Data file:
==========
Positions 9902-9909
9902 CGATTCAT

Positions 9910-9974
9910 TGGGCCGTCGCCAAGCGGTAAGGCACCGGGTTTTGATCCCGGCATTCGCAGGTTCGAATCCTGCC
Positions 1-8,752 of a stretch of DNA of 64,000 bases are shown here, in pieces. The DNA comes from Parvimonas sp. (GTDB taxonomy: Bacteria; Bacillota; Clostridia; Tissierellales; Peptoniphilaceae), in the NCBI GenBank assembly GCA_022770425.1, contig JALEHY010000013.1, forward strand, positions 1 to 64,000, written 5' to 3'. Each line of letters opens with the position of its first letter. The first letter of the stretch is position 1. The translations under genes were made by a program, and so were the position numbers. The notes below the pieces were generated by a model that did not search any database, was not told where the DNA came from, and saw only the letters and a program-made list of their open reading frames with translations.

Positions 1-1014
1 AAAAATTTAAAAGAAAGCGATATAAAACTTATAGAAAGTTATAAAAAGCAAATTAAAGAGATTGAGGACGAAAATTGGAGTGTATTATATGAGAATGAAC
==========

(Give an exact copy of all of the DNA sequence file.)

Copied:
Positions 9902-9909
9902 CGATTCAT

Positions 9910-9974
9910 TGGGCCGTCGCCAAGCGGTAAGGCACCGGGTTTTGATCCCGGCATTCGCAGGTTCGAATCCTGCC
Positions 1-8,752 of a stretch of DNA of 64,000 bases are shown here, in pieces. The DNA comes from Parvimonas sp. (GTDB taxonomy: Bacteria; Bacillota; Clostridia; Tissierellales; Peptoniphilaceae), in the NCBI GenBank assembly GCA_022770425.1, contig JALEHY010000013.1, forward strand, positions 1 to 64,000, written 5' to 3'. Each line of letters opens with the position of its first letter. The first letter of the stretch is position 1. The translations under genes were made by a program, and so were the position numbers. The notes below the pieces were generated by a model that did not search any database, was not told where the DNA came from, and saw only the letters and a program-made list of their open reading frames with translations.

Positions 1-1014
1 AAAAATTTAAAAGAAAGCGATATAAAACTTATAGAAAGTTATAAAAAGCAAATTAAAGAGATTGAGGACGAAAATTGGAGTGTATTATATGAGAATGAAC